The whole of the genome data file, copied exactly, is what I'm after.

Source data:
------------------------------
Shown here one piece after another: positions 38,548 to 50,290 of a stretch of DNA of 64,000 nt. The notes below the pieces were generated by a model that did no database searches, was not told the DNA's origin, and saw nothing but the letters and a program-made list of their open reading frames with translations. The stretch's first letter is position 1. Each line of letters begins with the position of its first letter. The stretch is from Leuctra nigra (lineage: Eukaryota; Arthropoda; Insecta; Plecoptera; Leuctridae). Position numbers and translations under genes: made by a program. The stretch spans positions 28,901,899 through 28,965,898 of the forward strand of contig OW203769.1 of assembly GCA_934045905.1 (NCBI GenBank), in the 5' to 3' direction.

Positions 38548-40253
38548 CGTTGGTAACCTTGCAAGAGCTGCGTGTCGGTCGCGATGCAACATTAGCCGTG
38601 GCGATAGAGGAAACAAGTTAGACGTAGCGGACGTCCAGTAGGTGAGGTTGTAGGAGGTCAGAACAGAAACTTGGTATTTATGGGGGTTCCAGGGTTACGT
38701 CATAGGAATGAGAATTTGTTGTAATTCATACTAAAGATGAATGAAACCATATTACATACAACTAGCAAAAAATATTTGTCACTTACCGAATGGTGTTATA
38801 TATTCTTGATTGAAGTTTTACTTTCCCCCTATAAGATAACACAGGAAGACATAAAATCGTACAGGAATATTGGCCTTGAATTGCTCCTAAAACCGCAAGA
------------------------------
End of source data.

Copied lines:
Shown here one piece after another: positions 38,548 to 50,290 of a stretch of DNA of 64,000 nt. The notes below the pieces were generated by a model that did no database searches, was not told the DNA's origin, and saw nothing but the letters and a program-made list of their open reading frames with translations. The stretch's first letter is position 1. Each line of letters begins with the position of its first letter. The stretch is from Leuctra nigra (lineage: Eukaryota; Arthropoda; Insecta; Plecoptera; Leuctridae). Position numbers and translations under genes: made by a program. The stretch spans positions 28,901,899 through 28,965,898 of the forward strand of contig OW203769.1 of assembly GCA_934045905.1 (NCBI GenBank), in the 5' to 3' direction.

Positions 38548-40253
38548 CGTTGGTAACCTTGCAAGAGCTGCGTGTCGGTCGCGATGCAACATTAGCCGTG
38601 GCGATAGAGGAAACAAGTTAGACGTAGCGGACGTCCAGTAGGTGAGGTTGTAGGAGGTCAGAACAGAAACTTGGTATTTATGGGGGTTCCAGGGTTACGT
38701 CATAGGAATGAGAATTTGTTGTAATTCATACTAAAGATGAATGAAACCATATTACATACAACTAGCAAAAAATATTTGTCACTTACCGAATGGTGTTATA
38801 TATTCTTGATTGAAGTTTTACTTTCCCCCTATAAGATAACACAGGAAGACATAAAATCGTACAGGAATATTGGCCTTGAATTGCTCCTAAAACCGCAAGA